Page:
Haematologist: Venezuelans not eligible to donate blood for one year

Deputy Dean of Grad­u­ate Stud­ies and Re­search Con­sul­tant Haema­tol­o­gist Dr Ken­neth Charles has ad­mit­ted that Venezue­lans who come to T&T to work would not be el­i­gi­ble to do­nate blood for one year.

Charles, a se­nior lec­tur­er, made the com­ment on Tues­day at his Er­ic Williams Med­ical Sci­ences Com­plex, Mt Hope, of­fice in re­sponse to a T&T Guardian ar­ti­cle pub­lished last Fri­day head­lined “Venezue­lans can give blood too- NCRHA head.”

In the ar­ti­cle, North Cen­tral Re­gion­al Health Au­thor­i­ty (NCRHA) CEO Davlin Thomas stat­ed that Venezue­lan na­tion­als can do­nate blood which would have to be test­ed.

Thomas made the state­ment fol­low­ing a World Blood Donor Day sym­po­sium ti­tled Safe Blood For All, host­ed by UWI’s Fac­ul­ty of Med­ical Sci­ences in col­lab­o­ra­tion with the NCRHA.

The ar­ti­cle al­so re­port­ed that though 65,000 units of blood are re­quired an­nu­al­ly, there was a short­age of 22 units, which Charles said was in­cor­rect.

“As far as a trans­fu­sion ser­vice goes, I think peo­ple are el­i­gi­ble to do­nate (blood) ir­re­spec­tive of their na­tion­al­i­ty and so on. But there are spe­cif­ic do­na­tions el­i­gi­bil­i­ty cri­te­ria that must be con­sid­ered. As far as South and Cen­tral Amer­i­ca go there is this in­fec­tion that is spread by a bug and a mite and it is called Cha­gas dis­ease that is en­dem­ic in these ar­eas.”

If a per­son is ex­posed to the dis­ease, Charles said it can be trans­mit­ted in a blood trans­fu­sion.

“The tests for ex­po­sure do not nec­es­sar­i­ly be­come pos­i­tive be­fore six months,” Charles ex­plained.

Charles said the World Health Or­ga­ni­za­tion (WHO) has rec­om­mend­ed that peo­ple from South and Cen­tral Amer­i­ca who vis­it an­oth­er coun­try should be de­ferred from do­nat­ing blood.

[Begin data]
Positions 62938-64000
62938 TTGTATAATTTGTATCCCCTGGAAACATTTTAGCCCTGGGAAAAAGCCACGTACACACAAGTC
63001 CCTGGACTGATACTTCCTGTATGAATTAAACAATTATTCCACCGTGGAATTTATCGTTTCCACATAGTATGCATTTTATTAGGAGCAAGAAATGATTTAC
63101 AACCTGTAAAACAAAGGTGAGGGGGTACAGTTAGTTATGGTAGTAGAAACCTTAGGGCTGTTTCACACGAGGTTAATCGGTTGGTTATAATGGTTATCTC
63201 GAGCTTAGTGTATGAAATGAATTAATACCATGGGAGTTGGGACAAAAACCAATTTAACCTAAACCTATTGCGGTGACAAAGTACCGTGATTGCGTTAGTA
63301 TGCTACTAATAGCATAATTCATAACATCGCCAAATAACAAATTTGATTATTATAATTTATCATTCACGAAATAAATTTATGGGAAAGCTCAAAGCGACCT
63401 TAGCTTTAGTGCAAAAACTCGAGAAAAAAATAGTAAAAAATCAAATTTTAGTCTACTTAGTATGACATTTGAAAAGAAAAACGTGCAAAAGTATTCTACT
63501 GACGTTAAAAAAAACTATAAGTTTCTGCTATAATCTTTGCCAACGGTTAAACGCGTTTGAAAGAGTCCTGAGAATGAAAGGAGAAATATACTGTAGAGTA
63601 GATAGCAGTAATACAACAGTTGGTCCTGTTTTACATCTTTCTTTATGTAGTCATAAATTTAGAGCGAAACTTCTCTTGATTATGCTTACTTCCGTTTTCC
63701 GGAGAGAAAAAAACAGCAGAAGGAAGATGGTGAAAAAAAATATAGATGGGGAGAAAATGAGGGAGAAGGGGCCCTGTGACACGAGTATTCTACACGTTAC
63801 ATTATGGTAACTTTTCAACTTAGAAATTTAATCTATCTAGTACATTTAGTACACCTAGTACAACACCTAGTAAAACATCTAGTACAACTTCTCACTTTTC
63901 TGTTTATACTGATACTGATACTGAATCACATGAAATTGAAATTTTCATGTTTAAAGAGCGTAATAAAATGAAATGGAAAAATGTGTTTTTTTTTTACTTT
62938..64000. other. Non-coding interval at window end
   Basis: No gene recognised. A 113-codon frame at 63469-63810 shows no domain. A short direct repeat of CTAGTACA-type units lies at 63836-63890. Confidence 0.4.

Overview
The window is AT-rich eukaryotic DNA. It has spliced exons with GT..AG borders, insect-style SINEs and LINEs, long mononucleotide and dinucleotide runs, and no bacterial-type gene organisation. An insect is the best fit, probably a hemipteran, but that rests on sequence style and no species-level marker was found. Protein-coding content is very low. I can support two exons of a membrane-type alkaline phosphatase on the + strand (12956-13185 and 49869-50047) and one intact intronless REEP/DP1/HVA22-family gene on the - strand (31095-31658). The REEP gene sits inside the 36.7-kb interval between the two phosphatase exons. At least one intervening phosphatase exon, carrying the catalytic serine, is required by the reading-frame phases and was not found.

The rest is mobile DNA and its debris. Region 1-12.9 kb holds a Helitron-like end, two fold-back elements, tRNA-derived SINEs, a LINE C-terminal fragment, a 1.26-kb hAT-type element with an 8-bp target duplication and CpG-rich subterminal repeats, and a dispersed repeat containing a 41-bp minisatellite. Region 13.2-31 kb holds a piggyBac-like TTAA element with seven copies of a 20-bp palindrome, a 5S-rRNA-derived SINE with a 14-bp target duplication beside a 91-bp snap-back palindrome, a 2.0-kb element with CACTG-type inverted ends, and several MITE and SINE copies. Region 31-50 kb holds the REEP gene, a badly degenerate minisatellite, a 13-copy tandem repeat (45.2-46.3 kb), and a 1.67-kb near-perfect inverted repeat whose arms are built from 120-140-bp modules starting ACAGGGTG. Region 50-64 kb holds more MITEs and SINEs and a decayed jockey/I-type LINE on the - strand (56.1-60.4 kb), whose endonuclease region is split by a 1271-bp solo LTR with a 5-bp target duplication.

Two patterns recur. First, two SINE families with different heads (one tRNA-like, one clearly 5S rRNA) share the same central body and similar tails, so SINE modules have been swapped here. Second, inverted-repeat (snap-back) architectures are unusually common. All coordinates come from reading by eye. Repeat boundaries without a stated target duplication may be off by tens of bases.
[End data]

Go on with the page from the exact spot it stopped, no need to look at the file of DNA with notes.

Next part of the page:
He said an­oth­er sci­en­tif­ic fact was that coun­tries in which malar­ia are preva­lent are al­so in­clud­ed in the re­fer­ral list.

Coun­tries in which malar­ia is preva­lent, Charles said are al­so in­clud­ed on the de­fer­ral list.

Venezuela is lo­cat­ed on the north­ern coast of South­ern Amer­i­ca has seen a re­cent spike in malar­ia cas­es.

Last year, there was al­so an out­break of the Cha­gas dis­ease in the Tachi­ra state of Venezuela which left five peo­ple dead and 40 oth­ers were sus­pect­ed to have con­tract­ed the dis­ease.

De­spite hav­ing a suc­cess­ful malar­ia con­trol in the past, the col­lapse of Venezuela’s econ­o­my and health care sys­tem has sparked a resur­gence of the mos­qui­to borne in­fec­tious dis­ease.

In 2018, Venezue­lans had re­port­ed 1.3 mil­lion malar­ia cas­es.

WHO al­so stat­ed that be­tween 2010 and 2017, Venezuela wit­nessed a nine fold in­crease of the num­ber of con­firmed cas­es of malar­ia climb­ing to 412,000.

Asked if Venezue­lans who re­cent­ly reg­is­tered in T&T would be in a po­si­tion to do­nate blood af­ter the stip­u­lat­ed time, Charles said the Na­tion­al Blood Trans­fu­sion Ser­vice would be in a bet­ter po­si­tion to an­swer that ques­tion.

Charles, a for­mer di­rec­tor of the Na­tion­al Blood Trans­fu­sion Ser­vice, said the short­fall of blood units in T&T was not 22 but in­stead “22,000.”

WHO rec­om­mends that 65,000 units should be col­lect­ed each year to meet the coun­try’s trans­fu­sion re­quire­ments.

How­ev­er, about 20,000 units of blood are do­nat­ed an­nu­al­ly in T&T which ac­counts for about one third of blood need­ed to help save lives. A de­pend­able and con­sis­tent sup­ply is need­ed for al­most every area of med­ical prac­tice, rang­ing from sur­gi­cal pro­ce­dures to treat­ment of pa­tients with blood dis­or­ders.

“The blood do­na­tion rates in the coun­try are very low com­pared to what is rec­om­mend­ed,” said Charles, the chair­man of UWI’s Blood Donor Foun­da­tion.

A healthy per­son is el­i­gi­ble to be a vol­un­tary blood donor if she/he is be­tween the ages 18 to 65 and weighs more than 110 pounds.

Blood can be do­nat­ed at the coun­try’s six blood do­na­tion cen­tres.

Charles said if there are suf­fi­cient vol­un­tary non-re­mu­ner­at­ed blood donors (VN­RBDs) “there would be no mar­ket for touts,” who some­times op­er­ate out­side of blood banks.

VN­RBDs are in­di­vid­u­als who give their blood freely with­out pay­ment or right to re­claim one’s do­na­tion.

It has been re­port­ed that touts who fre­quent blood banks sell their blood up­ward of $500 a pint.

Blood is al­so ob­tained through Fam­i­ly /Re­place­ment (F/R) donor prac­tices com­pul­so­ry or forced do­na­tion.

Charles said sur­veys have shown that young peo­ple be­tween the ages 18 to 25 do­nate the least amount of blood, with women do­nat­ing the ma­jor­i­ty.

- by Shaliza Hassanali

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